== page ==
This paper investigates what we can learn from the financial crisis about the link between accounting and financial stability. The picture that emerges ten years after the crisis is substantially different from the picture that dominated the accounting debate during and shortly after the crisis. Widespread claims about the role of fair-value (or mark-to-market) accounting in the crisis have been debunked. However, we identify several other core issues for the link between accounting and financial stability. Our analysis suggests that, going into the financial crisis, banks’ disclosures about relevant risk exposures were relatively sparse. Such disclosures came later after major concerns about banks’ exposures had arisen in markets. Similarly, banks delayed the recognition of loan losses. Banks’ incentives seem to drive this evidence, suggesting that reporting discretion and enforcement deserve careful consideration. In addition, bank regulation through its interlinkage with financial accounting may have dampened banks’ incentives for corrective actions. Our analysis illustrates that a number of serious challenges remain if accounting and financial reporting are to contribute to financial stability.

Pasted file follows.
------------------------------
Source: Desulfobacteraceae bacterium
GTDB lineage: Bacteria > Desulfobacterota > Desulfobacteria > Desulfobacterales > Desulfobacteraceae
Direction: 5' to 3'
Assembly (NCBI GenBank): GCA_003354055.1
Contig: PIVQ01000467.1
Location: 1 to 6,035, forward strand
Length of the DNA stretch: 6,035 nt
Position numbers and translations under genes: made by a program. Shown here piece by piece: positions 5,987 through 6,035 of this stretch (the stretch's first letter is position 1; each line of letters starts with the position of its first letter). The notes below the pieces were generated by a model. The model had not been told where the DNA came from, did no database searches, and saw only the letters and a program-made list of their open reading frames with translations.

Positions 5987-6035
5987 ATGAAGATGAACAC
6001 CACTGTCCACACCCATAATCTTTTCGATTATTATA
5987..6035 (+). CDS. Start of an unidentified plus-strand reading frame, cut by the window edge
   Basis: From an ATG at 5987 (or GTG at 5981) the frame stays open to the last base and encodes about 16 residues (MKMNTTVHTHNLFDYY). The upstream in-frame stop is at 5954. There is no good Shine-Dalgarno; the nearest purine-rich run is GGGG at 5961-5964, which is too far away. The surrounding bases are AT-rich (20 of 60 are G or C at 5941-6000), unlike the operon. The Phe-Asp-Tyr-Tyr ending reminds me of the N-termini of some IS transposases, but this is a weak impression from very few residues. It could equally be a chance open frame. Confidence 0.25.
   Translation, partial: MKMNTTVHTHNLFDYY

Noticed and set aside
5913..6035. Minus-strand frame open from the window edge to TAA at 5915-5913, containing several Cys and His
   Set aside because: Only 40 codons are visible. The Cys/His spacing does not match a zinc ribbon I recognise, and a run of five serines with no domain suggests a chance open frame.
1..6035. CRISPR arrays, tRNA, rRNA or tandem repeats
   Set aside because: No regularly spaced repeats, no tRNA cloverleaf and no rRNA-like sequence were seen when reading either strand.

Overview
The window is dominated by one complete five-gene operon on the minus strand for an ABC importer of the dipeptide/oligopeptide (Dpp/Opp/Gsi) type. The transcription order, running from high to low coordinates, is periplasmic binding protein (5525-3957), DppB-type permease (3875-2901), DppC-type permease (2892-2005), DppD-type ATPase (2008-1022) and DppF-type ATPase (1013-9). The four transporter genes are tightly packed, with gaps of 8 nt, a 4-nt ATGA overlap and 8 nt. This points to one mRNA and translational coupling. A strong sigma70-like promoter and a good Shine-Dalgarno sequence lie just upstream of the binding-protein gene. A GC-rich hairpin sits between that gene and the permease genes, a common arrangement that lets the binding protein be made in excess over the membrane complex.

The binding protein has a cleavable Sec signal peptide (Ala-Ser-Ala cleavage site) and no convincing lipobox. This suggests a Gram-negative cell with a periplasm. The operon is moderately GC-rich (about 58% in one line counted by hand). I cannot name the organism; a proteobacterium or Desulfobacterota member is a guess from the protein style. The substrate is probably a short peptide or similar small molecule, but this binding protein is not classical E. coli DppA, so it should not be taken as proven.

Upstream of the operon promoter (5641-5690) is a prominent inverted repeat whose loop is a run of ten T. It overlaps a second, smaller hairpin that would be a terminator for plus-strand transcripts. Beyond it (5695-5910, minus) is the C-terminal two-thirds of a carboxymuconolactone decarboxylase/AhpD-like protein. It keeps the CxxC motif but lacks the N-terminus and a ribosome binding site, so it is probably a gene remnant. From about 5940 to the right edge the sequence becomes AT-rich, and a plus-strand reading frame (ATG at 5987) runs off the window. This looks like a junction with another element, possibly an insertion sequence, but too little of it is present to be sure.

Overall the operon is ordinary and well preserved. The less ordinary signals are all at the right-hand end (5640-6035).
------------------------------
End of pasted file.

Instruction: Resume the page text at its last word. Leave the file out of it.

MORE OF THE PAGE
forthcoming in Journal of Financial Economics